This means that thanks to Gel’fand, Naimark, Serre and Swan, we can stop thinking about geometry and just do algebra instead. This is like so sweet. However, a warning is foreordained

So far, we have seen that one can do commutative geometry with commutative algebra. Next, we will see that we can do noncommutative algebra and get the noncommutative analogue of geometry. The cornerstone of NCG is contained within the following theorem:

Theorem 3 (The Non Commutative Gel’fand-Naimark theorem) Let ${\mathcal{A}}$ be a ${C^*}$ algebra. Then ${\mathcal{A}}$ is isometrically ${\ast}$-isomorphic to a norm-closed ${\ast}$-subalgebra of bounded operators ${\mathscr{B}(\mathscr{H})}$ for some Hilbert space ${\mathscr{H}}$.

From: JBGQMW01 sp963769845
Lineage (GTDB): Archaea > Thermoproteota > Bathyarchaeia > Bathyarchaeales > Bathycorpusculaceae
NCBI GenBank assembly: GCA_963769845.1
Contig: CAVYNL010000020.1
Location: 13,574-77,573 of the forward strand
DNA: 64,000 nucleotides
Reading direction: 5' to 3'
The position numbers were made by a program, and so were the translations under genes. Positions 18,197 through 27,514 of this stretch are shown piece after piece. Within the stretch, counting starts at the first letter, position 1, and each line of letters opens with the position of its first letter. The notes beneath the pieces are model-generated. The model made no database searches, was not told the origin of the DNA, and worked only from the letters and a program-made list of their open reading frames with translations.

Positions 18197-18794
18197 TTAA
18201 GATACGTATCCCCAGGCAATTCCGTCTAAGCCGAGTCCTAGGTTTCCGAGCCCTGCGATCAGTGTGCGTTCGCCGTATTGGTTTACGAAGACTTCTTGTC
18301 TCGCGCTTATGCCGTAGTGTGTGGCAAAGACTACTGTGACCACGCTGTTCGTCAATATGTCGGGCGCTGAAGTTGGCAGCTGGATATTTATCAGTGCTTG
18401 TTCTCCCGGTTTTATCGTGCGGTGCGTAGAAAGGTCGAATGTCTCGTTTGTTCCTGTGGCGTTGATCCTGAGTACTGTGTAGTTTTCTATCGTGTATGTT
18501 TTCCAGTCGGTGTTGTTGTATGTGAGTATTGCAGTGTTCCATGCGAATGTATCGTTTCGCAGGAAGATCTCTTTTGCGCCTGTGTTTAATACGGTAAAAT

This theorem suggest that to find a Noncommutative analogue of geometry we must:

1. Take a non commutative algebra.
2. Look at the resulting algebra of bounded operators ${\mathscr{B}(\mathcal{H})}$.
3. Consider the projective modules over this algebra.
4. Claim that this defines a geometry.

This geometry will not be a manifold in general and this is where one of the main conceptual challenges of NCG arises: how to make geometrical sense of something that is not a manifold. Some may argue that understanding this is not needed for NCG to be useful and describe spacetime beyond Planck’s length, to which I agree. However, from a mathematical viewpoint, this in general is rather opaque. Nevertheless, in my next post, we will talk about the fuzzy sphere, one of the clearest and easiest examples–when in doubt, always go for the sphere.